When we start a project like Olio, we always do a personality brief. Is it playful? Is it serious? Is it funny? It's really a very active and visual visceral brand. Shaking the bottle was really an act of quality of how you experience this product, and we want it to be fun. The moment you shake it, the color change into more a milky and lighter color. So, we created two inks. One reads when it wasn't shaken, and the moment when you shake it, another word would appear because the color of the liquid makes the typography pop.
There's certain words that we use to really create energy of optimism and fun around the brand. For us, copyrighting is a very, very important part. Tone of voice is very important because the company is so new, and we were so lucky to be able to jump on board, at really the beginning. That's why we were able to help define the colors. Create naming for it. Really coming up with an entirely new brand and entirely new product line. We have worked on a few projects that are similar to that nature.
Yo Santosa: In the old days, people come up with products first and then later on branding is the last minute. These days companies have evolved that they feel, they know the importance of design in starting businesses. Commodity is our own personal project. It's cofounded by myself and two other Ferro Concrete designers, working on brands with clients has been such a great experience, but one of the things I, I, I wanted to learn was, how do we see brands from the other point of view? How does branding affect a business? And how does business affect branding? I wanted to learn both sides of the story.
I wanted to see if, if design was a part of how we start thinking about business in the first place. How would we grow? What kind of company would it be? So, I encourage my entire team, so if you have ideas for products of brands, come to me and let's talk about it. Let's build something ourself, and so, one day Owen came up to me and told me about what he wanted to do with Commodity. Him and Song has been talking about men's fragrance and women's fragrance and how they feel it's really hard to shop for fragrance in store because the smell is overwhelming.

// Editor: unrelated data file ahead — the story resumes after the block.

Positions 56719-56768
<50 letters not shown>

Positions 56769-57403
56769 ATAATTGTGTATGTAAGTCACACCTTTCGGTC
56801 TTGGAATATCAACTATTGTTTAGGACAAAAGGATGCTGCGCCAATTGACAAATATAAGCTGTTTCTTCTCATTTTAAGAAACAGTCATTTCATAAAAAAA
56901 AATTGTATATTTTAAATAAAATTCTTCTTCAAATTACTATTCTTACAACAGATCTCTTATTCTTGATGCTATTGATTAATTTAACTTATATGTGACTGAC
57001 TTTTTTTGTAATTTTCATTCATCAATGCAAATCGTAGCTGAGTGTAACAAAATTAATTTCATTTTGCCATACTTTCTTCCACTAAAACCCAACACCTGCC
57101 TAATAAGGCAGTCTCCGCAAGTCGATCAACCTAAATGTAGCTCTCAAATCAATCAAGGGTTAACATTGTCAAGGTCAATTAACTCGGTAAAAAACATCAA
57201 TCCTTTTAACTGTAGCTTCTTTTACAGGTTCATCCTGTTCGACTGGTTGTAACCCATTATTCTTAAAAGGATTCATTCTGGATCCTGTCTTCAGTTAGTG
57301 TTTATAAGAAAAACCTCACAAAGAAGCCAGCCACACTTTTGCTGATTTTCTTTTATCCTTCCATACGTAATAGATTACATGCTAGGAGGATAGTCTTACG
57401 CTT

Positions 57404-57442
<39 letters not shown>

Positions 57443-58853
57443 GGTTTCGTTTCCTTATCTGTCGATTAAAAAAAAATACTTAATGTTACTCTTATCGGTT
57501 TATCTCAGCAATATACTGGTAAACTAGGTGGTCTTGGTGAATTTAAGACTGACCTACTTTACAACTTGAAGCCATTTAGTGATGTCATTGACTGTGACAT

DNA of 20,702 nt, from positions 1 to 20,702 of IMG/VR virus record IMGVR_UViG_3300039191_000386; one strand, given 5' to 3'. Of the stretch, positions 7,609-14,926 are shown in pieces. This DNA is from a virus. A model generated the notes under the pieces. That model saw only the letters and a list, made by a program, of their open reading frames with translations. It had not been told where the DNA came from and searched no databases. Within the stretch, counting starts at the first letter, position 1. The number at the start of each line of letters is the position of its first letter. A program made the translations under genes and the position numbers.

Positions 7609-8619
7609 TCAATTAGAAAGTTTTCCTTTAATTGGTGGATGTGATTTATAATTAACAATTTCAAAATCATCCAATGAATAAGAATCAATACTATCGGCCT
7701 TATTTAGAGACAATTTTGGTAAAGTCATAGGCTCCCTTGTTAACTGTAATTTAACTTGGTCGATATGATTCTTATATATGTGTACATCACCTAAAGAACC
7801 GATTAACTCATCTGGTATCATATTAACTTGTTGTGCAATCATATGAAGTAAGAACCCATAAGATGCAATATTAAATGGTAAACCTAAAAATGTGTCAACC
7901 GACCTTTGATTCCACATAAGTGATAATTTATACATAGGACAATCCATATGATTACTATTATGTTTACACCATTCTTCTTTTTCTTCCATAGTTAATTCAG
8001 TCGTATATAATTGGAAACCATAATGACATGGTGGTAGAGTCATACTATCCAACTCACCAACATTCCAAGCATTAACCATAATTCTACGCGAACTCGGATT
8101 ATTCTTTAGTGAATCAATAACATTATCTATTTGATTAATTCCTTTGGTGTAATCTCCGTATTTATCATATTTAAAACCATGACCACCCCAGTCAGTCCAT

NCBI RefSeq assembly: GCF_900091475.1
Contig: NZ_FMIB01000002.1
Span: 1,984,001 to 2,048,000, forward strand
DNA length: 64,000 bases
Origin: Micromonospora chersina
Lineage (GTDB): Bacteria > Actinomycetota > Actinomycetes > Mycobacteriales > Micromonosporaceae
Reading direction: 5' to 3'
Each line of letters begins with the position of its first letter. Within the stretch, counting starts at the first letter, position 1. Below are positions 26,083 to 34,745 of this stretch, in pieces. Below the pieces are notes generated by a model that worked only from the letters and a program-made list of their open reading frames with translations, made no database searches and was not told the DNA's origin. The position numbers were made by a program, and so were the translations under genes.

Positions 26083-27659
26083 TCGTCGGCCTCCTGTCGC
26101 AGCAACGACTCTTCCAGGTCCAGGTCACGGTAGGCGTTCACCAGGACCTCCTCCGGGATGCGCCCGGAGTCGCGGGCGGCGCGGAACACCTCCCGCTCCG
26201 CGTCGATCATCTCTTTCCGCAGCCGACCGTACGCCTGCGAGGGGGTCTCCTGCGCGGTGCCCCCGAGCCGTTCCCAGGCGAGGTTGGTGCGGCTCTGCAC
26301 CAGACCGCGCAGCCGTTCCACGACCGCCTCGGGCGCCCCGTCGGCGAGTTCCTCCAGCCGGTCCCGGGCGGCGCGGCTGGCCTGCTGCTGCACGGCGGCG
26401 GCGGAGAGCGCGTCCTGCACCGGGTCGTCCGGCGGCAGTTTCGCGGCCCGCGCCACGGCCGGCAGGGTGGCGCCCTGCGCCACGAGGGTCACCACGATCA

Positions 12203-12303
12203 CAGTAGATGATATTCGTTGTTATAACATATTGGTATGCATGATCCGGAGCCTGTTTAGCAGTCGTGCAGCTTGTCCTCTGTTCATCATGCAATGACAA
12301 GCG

There's just so many different options, and shopping for fragrance online is a guessing game because you cannot smell it. Yo Santosa: Going towards the future, we would love Farro Concrete as a company to be able to come up with passion projects. So, it wasn't really about motion graphics or web interactive. It's being able to come up with an idea. Create a personality for a brand or product. We are kind of like matchmakers. We make the brands match the people who are going to love that brand. People don't fall in love with businesses.
People fall in love with personalities, and, at the end of the day, if we can make a business or product of personality, of somebody's friends, I think that would be the ultimate goal.
In this Creative Spark, Yo explains how her team maps the personality of a brand, creates messaging and imagery that support it, and helps clients earn the love and loyalty of their customers. See how this played out for Pinkberry, which under Ferroconcrete's guidance evolved from a single storefront to a nationally recognized name. Yo's team also introduces its fragrance line, Commodity, a project they started to gain firsthand experience building a product alongside the brand. Plus, get a glimpse of the uniquely collaborative design team hard at work in their downtown LA offices.